As if to underscore the need, the meeting occurred one day before the campus closed for a week due to planned power outages and impacts from the Kincade fire in northern Sonoma County. It was the second time that month that the university had been forced to close due to the PG&E Public Safety Power Shutoffs. The fires, evacuations and power shutoffs “are just another signal as to why we need to be working so diligently on these areas of resilience,” said Judith Ford, a postdoctoral fellow with SSU’s Center for Environmental Inquiry and member of the council’s leadership team. The council’s first task will be to draft goals, indicators and tactical plans to achieve each of pillars of the Climate Commitment (see sidebar at left). This work with culminate in a Climate Action Plan for SSU within the next three years. The council also will be overseeing the completion of an inventory of Sonoma State’s greenhouse gas emissions and a system to track the university’s progress in seeing those emissions reduced. Campus leaders are quick to note that none of this is to suggest that the university is starting from scratch in these endeavors. Far from it. As President Sakaki stated from the outset, Sonoma State has been “a long-standing leader in sustainability” in programs and academics. “Our students themselves — often in
“The fires, evacuations and power shutoffs are just another signal as to why we need to be working so diligently on these areas of resilience.” — Judith Ford Center for Environmental Inquiry, postdoctoral fellow
partnership with our faculty and staff — have harnessed their tremendous energy and vision to make our campus greener and to make our university a national model for sustainable practices.” From a policy perspective, the university’s efforts date back to before 2008 when Sonoma State adopted a strategic plan that included among its core values “sustainability, diversity and community engagement.” In terms of projects and communications, signs of the university’s commitment to sustainability have been visible for years, from the installation of rooftop solar panels to recycling bins to courses across disciplines, research and long-standing events focused on sustainability and environmental awareness.
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“We’re building on the work of others,” said Luke. While acknowledging that Sonoma State was not among the first CSU campuses to join the Presidents’ Climate Leadership Commitment, she clarifies, “the truth is we’ve done a lot towards achieving those same goals, and I think we have a momentum and an energy that is going to surpass the efforts that are on many of the campuses.” Since the 1970s, SSU students have maintained a food-producing organic garden on campus. Today, the garden produces fresh, healthy, organic produce and makes it available to those in need through the local food bank, Neighbors Organized Against Hunger. Insights Spring 2020
Sustainability on Campus The first goal is a challenging one — calculating the university’s overall carbon emissions. This effort is made difficult by the fact that Sonoma State has not always kept good records or tracked energy consumption. But that is changing with the help of new software — and some faculty and students. Professor Daniel Soto and his Energy Technology and Society class, for example, have assisted by making some rudimentary estimates of the university energy usage and combining it with publicly available formulas and data to get a rough estimate of SSU’s overall greenhouse gas emissions. Dawson says the information has been helpful in compiling data for the inventory, which, under the commitment, needs to be completed by April 5, 2020. Soto said students have responded positively to the experience. “It’s interesting for them to apply things that are somewhat esoteric on a global level and see how it applies on campus,” he said. “So students enjoy it.”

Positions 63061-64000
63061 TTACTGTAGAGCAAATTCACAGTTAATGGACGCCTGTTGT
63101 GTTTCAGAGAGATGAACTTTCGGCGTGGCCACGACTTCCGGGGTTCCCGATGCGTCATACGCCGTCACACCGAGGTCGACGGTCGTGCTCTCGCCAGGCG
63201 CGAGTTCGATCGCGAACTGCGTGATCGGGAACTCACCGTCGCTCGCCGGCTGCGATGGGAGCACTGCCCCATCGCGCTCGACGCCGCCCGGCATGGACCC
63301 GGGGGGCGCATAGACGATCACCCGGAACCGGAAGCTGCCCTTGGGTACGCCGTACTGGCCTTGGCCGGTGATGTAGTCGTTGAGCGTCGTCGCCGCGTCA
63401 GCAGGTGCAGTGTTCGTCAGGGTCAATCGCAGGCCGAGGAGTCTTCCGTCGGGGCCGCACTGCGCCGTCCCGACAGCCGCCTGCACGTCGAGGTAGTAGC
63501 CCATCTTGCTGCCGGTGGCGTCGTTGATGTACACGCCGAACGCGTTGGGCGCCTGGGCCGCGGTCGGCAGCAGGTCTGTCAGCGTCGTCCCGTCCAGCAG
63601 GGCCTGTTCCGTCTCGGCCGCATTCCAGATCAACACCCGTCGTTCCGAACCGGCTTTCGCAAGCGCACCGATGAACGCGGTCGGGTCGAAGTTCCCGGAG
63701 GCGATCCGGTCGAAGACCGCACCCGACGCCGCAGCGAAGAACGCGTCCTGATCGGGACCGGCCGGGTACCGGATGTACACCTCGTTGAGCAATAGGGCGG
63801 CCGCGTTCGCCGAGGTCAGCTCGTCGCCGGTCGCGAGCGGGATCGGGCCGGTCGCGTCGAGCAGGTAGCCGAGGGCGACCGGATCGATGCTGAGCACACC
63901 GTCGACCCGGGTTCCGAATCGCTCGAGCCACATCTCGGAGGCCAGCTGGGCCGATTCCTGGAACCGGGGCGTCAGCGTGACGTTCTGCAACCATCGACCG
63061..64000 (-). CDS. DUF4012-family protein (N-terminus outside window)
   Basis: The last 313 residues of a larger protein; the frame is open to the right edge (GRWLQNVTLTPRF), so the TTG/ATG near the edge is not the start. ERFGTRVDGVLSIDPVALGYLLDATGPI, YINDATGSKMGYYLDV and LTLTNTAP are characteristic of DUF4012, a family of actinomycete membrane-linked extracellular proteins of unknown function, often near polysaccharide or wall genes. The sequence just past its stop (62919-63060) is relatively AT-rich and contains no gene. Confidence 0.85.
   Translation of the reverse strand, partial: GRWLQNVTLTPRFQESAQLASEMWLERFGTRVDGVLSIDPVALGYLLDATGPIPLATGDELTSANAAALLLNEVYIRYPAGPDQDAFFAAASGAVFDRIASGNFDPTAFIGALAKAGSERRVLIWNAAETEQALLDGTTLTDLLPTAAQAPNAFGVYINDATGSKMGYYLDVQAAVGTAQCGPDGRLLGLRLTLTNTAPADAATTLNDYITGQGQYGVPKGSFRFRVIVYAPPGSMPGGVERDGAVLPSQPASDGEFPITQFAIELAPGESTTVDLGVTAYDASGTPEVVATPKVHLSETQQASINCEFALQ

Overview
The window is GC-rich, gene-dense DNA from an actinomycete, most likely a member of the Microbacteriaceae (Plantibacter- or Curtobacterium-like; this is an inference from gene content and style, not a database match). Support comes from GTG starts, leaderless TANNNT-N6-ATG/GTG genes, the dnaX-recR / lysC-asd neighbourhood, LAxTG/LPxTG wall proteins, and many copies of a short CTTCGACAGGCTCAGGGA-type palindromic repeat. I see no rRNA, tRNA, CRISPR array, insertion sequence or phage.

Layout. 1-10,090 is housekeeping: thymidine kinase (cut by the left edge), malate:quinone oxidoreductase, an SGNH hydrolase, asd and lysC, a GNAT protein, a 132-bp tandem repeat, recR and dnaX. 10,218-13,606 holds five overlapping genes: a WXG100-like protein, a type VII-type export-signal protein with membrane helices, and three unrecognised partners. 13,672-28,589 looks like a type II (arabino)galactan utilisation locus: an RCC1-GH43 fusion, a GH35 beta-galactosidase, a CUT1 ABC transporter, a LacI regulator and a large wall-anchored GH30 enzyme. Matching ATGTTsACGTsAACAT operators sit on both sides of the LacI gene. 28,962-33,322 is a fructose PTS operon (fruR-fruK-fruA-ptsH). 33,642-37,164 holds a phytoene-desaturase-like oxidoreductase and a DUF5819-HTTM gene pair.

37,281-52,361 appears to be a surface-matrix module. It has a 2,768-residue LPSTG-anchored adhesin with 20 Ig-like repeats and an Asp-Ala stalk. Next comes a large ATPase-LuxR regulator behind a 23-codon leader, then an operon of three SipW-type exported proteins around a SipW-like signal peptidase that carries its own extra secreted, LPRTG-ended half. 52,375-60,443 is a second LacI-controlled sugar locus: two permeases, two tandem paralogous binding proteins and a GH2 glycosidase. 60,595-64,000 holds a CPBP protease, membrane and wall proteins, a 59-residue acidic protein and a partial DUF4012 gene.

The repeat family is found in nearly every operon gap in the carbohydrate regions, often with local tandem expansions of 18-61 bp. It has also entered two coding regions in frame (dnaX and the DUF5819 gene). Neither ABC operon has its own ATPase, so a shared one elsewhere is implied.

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Soto said his class is also hoping to help with the third phase of the inventory, which is particularly difficult to calculate. These so-called Scope 3 emissions calculate the carbon emissions generated by those people, who travel for university business and commute to and from campus each day, and those products, which travel here for consumption. Yet even as it seeks to calculate its carbon footprint, Sonoma State is working hard to reduce it.
President Judy K. Sakaki signs the Presidents’ Climate Commitment in April 2019 as Joyce Lopes, Vice President for Administration and Finance, looks on. The commitment sets high goals of sustainability for the university.
Steps to reducing SSU’s carbon footprint Increased energy efficiencies
Keeping food local
Stevenson Hall remodel
Facilities Management crews are making mechanical and lighting improvements within buildings to improve energy efficiencies. This includes reprogramming controls within the Student Center, which is expected to provide substantial savings. The changes to air controls, temperature sensors and other systems will allow the university to pre-condition spaces prior to big events. “We’re working towards automating the controls to link with the scheduling of classrooms,” said Dawson.
SSU Culinary Services recently installed new “Know Your Farmer” food tracking software that allows the university to better understand and track where the food that is served originates. The goal is to reduce that carbon footprint by buying more locally — and communicating that to students and others on campus.